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The shifting shapes of San Diego: Old concepts, new applications for Wave’s pressing

Wave FC head coach Casey Stoney has long been known for her defensive schemes, but so far in 2023, the 4-4-2 defensive variations have been anything but traditional.

Some say that attack is the best form of defense. As far as Casey Stoney is concerned, however, the reverse is closer to the truth. For the San Diego Wave head coach, good defense is the starting point for attack. This has been the case throughout her managerial career thus far — her Manchester United was built on firm defensive foundations, and the same can be said now of her San Diego side. 

Four games into this National Women’s Soccer League season, the Wave are scoring off of their defense. In their opening 3-2 win over the Chicago Red Stars, their winning goal after Sofia Jakobsson intercepted an Arin Wright pass and played Alex Morgan through to win a penalty. Morgan duly converted from the spot. San Diego’s second goals against both Angel City and the North Carolina Courage originated from their pressure forcing turnovers.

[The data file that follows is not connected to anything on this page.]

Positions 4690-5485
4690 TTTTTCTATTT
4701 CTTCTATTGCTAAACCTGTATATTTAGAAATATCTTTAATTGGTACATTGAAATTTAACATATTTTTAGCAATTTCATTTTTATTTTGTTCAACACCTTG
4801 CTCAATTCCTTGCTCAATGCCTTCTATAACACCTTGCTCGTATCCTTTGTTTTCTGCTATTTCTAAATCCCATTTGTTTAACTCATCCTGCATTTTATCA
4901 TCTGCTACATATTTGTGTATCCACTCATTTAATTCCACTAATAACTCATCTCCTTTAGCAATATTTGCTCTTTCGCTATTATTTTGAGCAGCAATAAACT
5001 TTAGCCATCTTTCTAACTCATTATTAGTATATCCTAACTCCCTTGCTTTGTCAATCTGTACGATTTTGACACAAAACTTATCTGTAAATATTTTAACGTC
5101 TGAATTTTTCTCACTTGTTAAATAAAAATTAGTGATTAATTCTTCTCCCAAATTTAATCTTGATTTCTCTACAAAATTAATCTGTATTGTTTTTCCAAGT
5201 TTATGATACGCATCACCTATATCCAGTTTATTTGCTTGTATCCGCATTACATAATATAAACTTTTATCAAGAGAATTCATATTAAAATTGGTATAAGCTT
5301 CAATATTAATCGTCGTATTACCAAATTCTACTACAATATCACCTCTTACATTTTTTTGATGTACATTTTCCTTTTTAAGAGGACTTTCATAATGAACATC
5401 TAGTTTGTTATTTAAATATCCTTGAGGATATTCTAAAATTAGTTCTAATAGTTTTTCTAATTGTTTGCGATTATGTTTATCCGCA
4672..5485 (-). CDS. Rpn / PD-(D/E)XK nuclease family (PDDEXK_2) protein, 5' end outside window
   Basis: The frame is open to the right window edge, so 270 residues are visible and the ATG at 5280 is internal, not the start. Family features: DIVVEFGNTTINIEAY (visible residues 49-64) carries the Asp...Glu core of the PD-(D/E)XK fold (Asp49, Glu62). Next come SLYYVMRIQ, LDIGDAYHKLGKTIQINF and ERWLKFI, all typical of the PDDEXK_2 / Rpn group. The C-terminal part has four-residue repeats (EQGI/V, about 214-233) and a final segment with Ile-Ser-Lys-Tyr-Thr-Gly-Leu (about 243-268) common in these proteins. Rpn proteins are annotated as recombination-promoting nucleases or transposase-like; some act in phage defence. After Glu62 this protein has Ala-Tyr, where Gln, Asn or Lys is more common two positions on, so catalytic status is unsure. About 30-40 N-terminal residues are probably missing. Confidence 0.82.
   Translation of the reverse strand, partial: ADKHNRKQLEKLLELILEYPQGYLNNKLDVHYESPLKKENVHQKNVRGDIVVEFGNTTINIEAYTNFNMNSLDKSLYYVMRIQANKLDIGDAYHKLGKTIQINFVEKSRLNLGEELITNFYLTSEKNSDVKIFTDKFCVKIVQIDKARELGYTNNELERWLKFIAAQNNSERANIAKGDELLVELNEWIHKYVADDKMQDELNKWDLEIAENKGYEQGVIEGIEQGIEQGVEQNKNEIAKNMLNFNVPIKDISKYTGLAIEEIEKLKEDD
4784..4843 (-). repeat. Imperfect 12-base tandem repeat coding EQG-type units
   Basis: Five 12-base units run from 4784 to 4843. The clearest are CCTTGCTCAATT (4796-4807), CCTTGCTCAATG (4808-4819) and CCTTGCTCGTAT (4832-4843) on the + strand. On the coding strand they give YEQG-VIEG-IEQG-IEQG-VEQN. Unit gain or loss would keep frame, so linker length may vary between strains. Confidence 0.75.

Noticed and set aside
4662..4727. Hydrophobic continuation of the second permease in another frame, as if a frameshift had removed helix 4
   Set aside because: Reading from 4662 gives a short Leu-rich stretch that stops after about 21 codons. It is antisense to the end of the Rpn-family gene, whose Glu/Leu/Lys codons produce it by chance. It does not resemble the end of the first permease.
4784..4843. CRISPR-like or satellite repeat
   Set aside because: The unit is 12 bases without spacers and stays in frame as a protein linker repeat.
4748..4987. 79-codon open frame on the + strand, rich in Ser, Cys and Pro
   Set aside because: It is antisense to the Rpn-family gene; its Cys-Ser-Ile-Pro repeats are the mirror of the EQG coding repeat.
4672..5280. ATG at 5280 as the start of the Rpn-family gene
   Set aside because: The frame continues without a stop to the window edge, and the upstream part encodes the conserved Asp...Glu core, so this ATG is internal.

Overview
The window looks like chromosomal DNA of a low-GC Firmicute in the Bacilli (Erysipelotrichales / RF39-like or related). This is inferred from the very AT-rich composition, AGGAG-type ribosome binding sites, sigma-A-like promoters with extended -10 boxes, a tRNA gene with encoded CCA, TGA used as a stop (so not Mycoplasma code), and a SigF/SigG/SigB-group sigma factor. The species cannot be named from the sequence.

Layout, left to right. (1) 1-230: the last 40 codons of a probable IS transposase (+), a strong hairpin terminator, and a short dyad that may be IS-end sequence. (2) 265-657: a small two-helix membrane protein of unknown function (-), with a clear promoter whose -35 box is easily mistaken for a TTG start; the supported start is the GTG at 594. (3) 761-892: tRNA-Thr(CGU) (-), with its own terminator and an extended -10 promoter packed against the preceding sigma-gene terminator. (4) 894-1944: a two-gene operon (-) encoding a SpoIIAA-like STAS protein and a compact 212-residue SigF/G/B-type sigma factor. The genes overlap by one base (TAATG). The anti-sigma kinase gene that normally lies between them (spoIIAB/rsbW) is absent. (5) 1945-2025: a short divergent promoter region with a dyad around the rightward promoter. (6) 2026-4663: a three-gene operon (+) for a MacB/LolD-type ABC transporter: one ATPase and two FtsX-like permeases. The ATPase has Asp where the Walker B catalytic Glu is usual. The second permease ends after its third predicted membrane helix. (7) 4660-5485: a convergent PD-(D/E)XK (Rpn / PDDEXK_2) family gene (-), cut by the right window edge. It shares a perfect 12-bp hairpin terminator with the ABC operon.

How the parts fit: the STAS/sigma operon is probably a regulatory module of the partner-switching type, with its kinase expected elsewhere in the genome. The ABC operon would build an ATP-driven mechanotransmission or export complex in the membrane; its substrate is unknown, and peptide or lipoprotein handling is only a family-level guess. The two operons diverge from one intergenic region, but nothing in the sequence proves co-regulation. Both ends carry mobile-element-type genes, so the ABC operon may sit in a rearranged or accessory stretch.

Of the eight goals San Diego have scored so far this year, three have come in transition after winning the ball in the opponent’s half. Their collective pressing, which was also a strength of Manchester United under Stoney’s guidance, is a certifiable offensive weapon. What’s more, they appear to be finding new ways to press against different opponents.

The classic Stoney setup is a 4-4-2 of sorts, with an attacking midfielder marking the opposition’s deepest midfielder or supporting the lone striker in pressing the center backs. The midfielders match up on their opponents, and the wingers narrow in to show the opponent out wide. This was the approach used for the most part during San Diego’s inaugural NWSL campaign last year. But, four games into the new season, it looks as if the Wave are becoming more flexible in how they press.

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